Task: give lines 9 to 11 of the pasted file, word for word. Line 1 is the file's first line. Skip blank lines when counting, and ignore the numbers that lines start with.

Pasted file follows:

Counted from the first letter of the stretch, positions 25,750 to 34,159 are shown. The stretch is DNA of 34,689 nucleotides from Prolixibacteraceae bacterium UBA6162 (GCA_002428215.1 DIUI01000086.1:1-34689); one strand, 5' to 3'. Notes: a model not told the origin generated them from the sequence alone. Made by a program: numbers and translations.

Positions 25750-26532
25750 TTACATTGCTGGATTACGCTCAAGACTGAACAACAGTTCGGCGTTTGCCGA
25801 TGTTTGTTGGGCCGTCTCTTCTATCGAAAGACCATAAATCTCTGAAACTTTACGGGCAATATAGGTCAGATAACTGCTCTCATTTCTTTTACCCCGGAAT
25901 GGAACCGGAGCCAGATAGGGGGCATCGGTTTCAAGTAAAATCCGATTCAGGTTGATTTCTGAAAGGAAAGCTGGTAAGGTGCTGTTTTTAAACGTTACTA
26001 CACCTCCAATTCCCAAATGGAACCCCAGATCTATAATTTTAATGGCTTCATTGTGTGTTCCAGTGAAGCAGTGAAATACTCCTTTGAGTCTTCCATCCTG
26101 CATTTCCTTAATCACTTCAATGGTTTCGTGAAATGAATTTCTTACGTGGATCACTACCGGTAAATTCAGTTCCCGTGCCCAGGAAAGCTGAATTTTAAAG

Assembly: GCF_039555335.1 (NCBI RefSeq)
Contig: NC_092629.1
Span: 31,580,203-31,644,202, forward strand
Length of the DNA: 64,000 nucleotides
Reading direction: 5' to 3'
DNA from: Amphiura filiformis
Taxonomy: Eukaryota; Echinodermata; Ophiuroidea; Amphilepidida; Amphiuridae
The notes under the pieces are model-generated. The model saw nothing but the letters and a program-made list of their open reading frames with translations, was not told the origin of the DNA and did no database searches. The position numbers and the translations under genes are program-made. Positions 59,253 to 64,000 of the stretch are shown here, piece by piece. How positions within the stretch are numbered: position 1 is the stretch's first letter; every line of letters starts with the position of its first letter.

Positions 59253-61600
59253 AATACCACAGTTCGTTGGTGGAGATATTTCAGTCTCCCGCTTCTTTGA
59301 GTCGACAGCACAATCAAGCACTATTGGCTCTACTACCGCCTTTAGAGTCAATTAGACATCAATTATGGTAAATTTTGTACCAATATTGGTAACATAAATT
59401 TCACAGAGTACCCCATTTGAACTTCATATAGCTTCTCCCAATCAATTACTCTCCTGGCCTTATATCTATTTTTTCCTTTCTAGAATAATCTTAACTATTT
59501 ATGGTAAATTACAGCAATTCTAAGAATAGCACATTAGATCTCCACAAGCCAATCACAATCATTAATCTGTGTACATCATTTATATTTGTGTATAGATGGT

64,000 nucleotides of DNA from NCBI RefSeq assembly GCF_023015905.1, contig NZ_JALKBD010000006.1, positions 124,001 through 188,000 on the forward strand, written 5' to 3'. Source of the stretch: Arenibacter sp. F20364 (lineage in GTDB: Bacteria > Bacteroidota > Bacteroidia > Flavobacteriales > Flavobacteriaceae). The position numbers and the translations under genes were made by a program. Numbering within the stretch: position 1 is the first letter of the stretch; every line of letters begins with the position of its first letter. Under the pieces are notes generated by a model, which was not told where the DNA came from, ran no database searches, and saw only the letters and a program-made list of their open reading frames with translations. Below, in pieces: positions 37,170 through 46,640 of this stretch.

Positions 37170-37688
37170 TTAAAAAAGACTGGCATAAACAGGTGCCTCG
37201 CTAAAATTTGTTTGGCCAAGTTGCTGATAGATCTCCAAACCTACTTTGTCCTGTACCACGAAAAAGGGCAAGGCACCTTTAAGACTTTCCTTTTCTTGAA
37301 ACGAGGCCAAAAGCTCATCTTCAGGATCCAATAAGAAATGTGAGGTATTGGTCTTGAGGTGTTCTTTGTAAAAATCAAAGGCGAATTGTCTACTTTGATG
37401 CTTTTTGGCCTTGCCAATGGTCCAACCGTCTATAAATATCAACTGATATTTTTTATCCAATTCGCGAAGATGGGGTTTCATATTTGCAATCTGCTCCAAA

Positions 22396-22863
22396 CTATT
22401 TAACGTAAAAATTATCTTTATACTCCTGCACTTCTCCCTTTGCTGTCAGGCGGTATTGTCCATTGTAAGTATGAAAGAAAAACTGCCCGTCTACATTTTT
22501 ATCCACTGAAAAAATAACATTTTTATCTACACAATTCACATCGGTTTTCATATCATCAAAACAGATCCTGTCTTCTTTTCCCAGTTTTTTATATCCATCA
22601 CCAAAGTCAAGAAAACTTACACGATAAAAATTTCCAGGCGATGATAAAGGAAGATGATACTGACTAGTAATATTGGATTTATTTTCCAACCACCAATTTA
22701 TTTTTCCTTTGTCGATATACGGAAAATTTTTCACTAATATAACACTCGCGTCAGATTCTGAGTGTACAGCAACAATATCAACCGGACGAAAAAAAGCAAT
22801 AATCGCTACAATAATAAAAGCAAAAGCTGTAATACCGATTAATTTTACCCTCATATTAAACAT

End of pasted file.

Contig: NC_092629.1
Span: 31,580,203-31,644,202, forward strand
Length of the DNA: 64,000 nucleotides